Isabel Hardman Isabel Hardman

Will voters feel Cameron’s confidence about European reform?

Why is David Cameron so confident that he’ll get what he wants from his renegotiation of Britain’s relationship with Europe? Today on the Andrew Marr Show he managed to advocate Britain voting ‘yes’ in the 2017 referendum before he’s even started changing the terms of the membership voters would be backing. His reasoning for this was firstly that ‘I’m someone who has a very positive, optimistic plan for this country’ (a convenient contrast with Ukip), and secondly because he has a good track record of getting what he wants in Europe.

One of the achievements that the Prime Minister always cites when he talks about his ability to achieve the changes he wants is the EU Budget cut. This always causes a little bit of spluttering in eurosceptic quarters, as the Prime Minister seems to have conveniently forgotten that it was a rebellion in the Commons that he and the whips got very aerated about that gave him the 'mandate' in the negotiations to get what he wanted.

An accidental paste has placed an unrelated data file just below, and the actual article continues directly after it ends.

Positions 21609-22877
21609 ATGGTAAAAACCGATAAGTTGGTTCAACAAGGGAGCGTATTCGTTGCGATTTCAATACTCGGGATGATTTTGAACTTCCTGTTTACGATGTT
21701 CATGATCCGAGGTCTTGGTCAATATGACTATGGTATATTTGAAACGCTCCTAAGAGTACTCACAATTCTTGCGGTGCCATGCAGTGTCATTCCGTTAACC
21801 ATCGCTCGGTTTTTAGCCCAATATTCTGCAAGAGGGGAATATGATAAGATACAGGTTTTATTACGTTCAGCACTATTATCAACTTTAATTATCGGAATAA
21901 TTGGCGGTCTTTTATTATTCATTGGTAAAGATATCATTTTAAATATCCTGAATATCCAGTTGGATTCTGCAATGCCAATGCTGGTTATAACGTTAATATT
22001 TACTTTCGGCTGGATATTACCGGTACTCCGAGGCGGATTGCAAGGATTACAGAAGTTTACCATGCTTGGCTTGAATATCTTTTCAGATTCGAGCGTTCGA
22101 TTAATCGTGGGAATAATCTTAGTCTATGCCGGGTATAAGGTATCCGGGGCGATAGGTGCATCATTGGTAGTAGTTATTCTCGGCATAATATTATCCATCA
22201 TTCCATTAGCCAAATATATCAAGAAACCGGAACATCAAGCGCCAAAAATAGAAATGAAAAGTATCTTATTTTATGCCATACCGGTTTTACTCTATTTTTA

This rather undermines his argument that voters should back the optimistic party: if one of his most surprising achievements was partly because Parliament sent a tougher signal than he would have wanted, then why shouldn't Conservative eurosceptics push him further and scare EU leaders by threatening Brexit, and why shouldn't natural Conservative voters 'help' the Prime Minister by backing Ukip and giving eurocrats the heebie-jeebies at the thought of a party that is unequivocally 'out' gaining further traction?

This is the argument that MPs who are campaigning on the doorstep hear over and over again from their own voters. 'They think it'll help Cameron for them to vote Ukip because even though they support what he's doing and are pretty happy with it, they want to show the EU that they're serious about getting reform,' says one MP after a round of canvassing.

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